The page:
If you have any 110/115/120V appliances, they can't work on unsplit 220/230/240V, period. In theory they could be ran in series, but the reality is that series work only as long as both loads are perfectly same. If the load varies (as it always do) the overloaded leg will get less than nominal and the underloaded will get more - and those appliances are at risk of blowing. The proper way of running those is to use a transformer to convert 220 into 2x110. Depending on how many 110V appliances you have, it could be cheaper to simply replace them with 220V ones and remove the last remains of 110V wiring.
For connecting 2X0V mains, generator and solar together, it's impossible to tell not knowing your exact wiring. You should consult a local electrician, because 1-pole transfer switch doesn't sound right without clear grounding. Understanding your grounding is the key here and as @Harper says, Philippines grounding is a non-trivial one.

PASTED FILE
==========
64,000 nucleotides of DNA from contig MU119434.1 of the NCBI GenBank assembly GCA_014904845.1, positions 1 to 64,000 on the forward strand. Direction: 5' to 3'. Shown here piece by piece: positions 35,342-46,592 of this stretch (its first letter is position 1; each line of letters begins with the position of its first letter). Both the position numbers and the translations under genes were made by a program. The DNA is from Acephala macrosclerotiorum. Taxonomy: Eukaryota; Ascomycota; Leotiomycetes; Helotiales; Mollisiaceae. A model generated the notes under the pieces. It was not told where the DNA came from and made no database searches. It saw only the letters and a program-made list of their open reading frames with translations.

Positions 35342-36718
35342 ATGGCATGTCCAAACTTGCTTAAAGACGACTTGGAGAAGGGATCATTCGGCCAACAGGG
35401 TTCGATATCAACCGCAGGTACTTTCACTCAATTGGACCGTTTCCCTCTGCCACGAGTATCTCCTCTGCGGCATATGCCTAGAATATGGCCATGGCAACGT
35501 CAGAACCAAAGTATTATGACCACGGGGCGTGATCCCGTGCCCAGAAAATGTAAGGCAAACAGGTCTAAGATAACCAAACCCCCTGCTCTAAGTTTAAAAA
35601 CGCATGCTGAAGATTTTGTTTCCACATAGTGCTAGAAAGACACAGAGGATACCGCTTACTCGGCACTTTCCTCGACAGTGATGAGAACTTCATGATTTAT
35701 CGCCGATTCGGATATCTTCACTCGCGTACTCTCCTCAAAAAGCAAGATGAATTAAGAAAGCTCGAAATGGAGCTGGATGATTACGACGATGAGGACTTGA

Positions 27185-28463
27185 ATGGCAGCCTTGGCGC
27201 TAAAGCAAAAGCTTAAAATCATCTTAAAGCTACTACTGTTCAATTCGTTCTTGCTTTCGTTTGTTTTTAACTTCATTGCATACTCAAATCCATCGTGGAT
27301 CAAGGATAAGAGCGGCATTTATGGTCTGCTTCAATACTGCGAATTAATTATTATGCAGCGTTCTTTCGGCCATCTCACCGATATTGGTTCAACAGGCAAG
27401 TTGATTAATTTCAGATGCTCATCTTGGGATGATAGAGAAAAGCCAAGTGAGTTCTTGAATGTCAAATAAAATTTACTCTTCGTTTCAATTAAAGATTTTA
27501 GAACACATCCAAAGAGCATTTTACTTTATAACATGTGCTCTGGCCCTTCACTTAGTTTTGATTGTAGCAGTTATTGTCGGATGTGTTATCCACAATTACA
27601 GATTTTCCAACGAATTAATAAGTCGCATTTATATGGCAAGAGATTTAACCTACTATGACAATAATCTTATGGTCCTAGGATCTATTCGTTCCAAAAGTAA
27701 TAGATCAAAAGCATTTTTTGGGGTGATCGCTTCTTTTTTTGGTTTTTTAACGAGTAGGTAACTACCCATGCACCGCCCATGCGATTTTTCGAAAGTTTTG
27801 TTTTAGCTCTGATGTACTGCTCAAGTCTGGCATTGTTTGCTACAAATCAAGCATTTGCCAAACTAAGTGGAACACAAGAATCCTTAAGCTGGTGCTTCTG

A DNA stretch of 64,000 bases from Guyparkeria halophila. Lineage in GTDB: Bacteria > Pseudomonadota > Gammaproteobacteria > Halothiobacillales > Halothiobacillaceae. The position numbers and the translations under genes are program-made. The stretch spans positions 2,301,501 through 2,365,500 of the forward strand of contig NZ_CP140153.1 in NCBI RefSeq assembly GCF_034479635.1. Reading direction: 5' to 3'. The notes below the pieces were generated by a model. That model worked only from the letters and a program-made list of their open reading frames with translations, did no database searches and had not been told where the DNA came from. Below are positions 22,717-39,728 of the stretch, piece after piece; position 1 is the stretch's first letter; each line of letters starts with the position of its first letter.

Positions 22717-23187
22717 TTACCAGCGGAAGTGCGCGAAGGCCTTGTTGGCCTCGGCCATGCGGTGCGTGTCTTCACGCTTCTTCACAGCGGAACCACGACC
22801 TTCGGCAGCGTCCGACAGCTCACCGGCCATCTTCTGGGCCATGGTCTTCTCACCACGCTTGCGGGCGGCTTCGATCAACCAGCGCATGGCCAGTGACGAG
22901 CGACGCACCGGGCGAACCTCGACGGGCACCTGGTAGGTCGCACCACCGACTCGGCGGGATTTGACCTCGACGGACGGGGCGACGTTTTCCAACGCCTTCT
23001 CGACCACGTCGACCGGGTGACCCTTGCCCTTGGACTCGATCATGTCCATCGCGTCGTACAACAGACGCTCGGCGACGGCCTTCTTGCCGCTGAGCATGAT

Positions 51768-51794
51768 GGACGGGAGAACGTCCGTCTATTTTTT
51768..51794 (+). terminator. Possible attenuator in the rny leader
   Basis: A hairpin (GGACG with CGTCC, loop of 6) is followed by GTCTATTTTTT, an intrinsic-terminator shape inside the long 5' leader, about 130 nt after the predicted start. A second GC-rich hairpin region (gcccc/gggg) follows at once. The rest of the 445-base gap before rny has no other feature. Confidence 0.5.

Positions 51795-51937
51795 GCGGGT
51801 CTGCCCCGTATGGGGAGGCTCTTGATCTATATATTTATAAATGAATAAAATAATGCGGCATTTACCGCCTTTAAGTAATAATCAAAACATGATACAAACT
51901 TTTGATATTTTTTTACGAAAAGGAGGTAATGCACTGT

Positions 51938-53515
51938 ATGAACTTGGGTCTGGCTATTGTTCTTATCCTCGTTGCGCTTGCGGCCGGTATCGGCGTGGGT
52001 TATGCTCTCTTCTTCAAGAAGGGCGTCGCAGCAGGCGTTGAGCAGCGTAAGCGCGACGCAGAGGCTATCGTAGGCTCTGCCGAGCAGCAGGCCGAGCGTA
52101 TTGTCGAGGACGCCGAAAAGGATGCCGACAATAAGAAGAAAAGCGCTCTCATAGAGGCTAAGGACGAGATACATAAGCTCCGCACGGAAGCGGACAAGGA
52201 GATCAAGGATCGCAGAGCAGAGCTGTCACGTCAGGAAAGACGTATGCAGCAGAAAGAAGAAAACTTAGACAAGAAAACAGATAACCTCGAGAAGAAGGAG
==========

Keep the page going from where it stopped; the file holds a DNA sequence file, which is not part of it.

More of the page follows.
As you're currently describing it, I'd say that solar should use 2x110V inverters with 2-pole switch. But, it's also possible that you already have the 220V/2x110V transformer on the mains line and your contractor simply plans to hook up there.
The situation could be far more dangerous than you're describing. If 220V with 1 leg grounded gets connected to 2x110V center ground, at first everything may seem like it's working, but the moment the mains or generator goes live too, 110V will appear between "solar ground" and "generator ground". Again, it could still appear superficially working, but a person touching the generator or a solar panel casing will get electrocuted with 110V. That's why I can only advise consulting an electrician that fully understands both the Philippines 110 to 220V conversion issues in general and the wiring of your building in particular.